For the Christians among the readers, I will cite Matthew, chapter 25, as well as tell a little story. Some of my students were at Laguna Beach (California) trying to help the community in its desperate plight. It really is a community that has a desperate plight, since it is torn apart at its very foundation. Some people in a lovely l ittle town on the Pacific beach south of Los Angeles want to put up high-rise developments. Some people see development as the end of old Laguna: the artists will be gone, and shops and hotels will take their place. Then there are the hippies, some living off drugs and painting pictures, and the three rich-man ghettos, where you have to have a card in hand in order to enter. So the community is torn apart.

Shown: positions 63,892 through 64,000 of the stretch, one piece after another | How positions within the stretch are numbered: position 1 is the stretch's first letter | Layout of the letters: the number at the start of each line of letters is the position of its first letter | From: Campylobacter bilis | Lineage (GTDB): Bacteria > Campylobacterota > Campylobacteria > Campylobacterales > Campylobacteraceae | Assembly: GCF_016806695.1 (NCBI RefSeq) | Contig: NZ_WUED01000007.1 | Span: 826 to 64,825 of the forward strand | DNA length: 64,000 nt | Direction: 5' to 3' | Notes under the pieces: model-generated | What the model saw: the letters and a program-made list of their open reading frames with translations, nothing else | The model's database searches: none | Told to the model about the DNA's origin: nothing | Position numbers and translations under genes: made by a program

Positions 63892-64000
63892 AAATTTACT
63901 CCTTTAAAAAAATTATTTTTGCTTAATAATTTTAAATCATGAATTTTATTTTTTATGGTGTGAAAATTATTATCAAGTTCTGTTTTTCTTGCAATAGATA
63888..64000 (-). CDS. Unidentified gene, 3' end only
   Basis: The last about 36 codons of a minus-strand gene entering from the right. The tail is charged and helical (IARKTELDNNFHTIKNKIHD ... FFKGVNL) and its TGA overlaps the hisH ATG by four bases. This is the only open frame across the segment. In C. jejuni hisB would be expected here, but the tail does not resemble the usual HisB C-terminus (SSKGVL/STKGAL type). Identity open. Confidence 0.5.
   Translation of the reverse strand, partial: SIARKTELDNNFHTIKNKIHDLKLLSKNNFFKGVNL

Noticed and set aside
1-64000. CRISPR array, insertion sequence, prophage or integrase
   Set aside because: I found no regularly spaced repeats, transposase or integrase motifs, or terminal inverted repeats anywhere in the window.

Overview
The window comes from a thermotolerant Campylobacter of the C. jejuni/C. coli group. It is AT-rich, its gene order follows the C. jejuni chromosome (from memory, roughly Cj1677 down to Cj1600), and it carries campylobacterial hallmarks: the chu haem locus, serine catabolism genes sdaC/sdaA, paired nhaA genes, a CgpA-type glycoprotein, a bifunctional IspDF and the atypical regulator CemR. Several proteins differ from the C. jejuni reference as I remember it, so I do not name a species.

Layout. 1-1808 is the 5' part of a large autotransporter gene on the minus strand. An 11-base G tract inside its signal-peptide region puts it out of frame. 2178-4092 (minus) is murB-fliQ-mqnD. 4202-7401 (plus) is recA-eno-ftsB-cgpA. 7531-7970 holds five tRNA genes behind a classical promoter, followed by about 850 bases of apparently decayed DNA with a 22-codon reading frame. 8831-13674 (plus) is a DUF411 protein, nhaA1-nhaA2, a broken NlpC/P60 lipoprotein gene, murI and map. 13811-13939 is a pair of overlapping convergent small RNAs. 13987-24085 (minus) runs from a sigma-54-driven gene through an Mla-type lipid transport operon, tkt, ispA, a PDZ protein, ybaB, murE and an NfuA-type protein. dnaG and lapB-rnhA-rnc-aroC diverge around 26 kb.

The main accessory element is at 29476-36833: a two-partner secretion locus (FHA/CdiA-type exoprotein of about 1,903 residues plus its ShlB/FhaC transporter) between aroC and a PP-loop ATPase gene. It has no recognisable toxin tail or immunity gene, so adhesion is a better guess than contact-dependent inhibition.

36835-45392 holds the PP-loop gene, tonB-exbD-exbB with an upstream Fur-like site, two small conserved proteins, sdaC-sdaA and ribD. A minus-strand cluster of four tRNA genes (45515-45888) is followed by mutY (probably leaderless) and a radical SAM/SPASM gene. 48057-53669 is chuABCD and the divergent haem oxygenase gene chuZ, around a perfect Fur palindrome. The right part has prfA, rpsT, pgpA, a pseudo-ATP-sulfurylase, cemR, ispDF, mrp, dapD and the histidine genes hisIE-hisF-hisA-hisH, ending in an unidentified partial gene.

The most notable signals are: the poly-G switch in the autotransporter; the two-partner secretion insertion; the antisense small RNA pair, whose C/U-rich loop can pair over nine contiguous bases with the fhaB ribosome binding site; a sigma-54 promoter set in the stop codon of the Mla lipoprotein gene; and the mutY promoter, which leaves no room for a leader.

The students and others were trying to help the community pull together. When I visited them, they had a little place in the center of town they called the Volunteer Post, where people could drop in and talk about their problems. Even the police chief occasionally dropped by. That day they had a schizophrenic on their hands, a very disturbed young man. Eventually he went out to get us some coffee, and they said to me, “We've been talking to this guy all day long. It seems to us that this big city of L aguna Beach is being neglected because we are spending all our time with one disturbed man.” I then got out Matthew, chapter 25, and read it. It says that the King on Judgment Day turns to those on his right hand saying, “you fed me when I was hungry, you clothed me when I was naked . . .,” and so on, and they say to him, “Lord, when did we do any of these things?” The answer is, “Even as you did it onto the least of these, my brethren, you did it to me.” One case.